Some details: Manufacturers like Jeep are replacing both the Compass and Patriot with a new crossover platform for 2017 and Honda expects their new subcompact crossover, the HR-V to outperform its best selling Pilot next year. If you look at the concept cars popping up from American, Japanese and European manufacturers over the past few years, they’re all pointing at a more streamlined, efficient and compact vehicle. Of course, there are always exceptions, Lexus and Infinity continue to sell a ton of their LX and QX vehicles respectively with no plans to trim down– but at this point they are the exception rather than the rule.
If this trend continues, where might we end up? Back to the beloved family wagon perhaps? Let’s take a look at why this might be the inevitable full-circle scenario starting with this snippet from Charles Moss at The Atlantic:
“At one point in America’s automotive history, the station wagon defined the typical modern, middle-class family. For more than 40 years, we trusted it to get us where we needed to go, to haul what needed to be hauled. And when it finally petered out, the station wagon left an indelible imprint on the future of automotive design.”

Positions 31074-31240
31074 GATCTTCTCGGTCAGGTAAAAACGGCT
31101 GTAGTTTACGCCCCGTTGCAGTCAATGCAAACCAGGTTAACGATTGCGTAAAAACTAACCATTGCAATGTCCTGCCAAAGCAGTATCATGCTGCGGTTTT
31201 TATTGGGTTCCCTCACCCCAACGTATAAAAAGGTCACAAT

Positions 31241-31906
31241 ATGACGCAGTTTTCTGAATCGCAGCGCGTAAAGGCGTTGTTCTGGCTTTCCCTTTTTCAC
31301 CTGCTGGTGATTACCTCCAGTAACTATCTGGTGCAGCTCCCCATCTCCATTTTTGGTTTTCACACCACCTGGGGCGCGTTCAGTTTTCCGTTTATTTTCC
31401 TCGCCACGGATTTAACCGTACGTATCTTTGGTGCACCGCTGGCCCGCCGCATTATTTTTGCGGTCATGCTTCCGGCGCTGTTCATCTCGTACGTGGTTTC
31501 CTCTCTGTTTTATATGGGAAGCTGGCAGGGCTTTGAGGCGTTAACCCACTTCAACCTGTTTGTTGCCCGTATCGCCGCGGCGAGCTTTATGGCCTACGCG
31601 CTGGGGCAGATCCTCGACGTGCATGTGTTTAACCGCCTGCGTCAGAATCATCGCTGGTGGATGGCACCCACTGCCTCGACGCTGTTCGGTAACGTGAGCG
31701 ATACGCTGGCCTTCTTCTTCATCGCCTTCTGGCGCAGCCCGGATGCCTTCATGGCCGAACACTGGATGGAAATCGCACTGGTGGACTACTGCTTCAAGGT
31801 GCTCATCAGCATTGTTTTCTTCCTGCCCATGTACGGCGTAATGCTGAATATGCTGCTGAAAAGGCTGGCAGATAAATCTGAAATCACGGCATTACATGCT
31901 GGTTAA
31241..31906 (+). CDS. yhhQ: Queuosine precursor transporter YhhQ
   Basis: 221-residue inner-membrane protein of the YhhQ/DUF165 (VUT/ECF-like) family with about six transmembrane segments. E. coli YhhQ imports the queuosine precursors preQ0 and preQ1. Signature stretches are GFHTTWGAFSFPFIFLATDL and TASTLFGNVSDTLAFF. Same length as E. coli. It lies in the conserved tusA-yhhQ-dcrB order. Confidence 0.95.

Toward the end of its 40 year reign, the station wagon’s ubiquity continued through the 1970s and then slowly ended. By now, all the kids who grew up in those modern, middle-class families, who spent all that time in station wagons, now have kids of their own. They don’t want to drive their shiny new children around in that horrendous boat that mom and dad owned. It hadn’t evolved; it looked dated and sad. The current model Caprice wagon still had simulated wood grain stickers on the sides and handled like a shopping cart. So, why would new parents choose this outmoded platform? They shouldn’t and didn’t – they went with something different.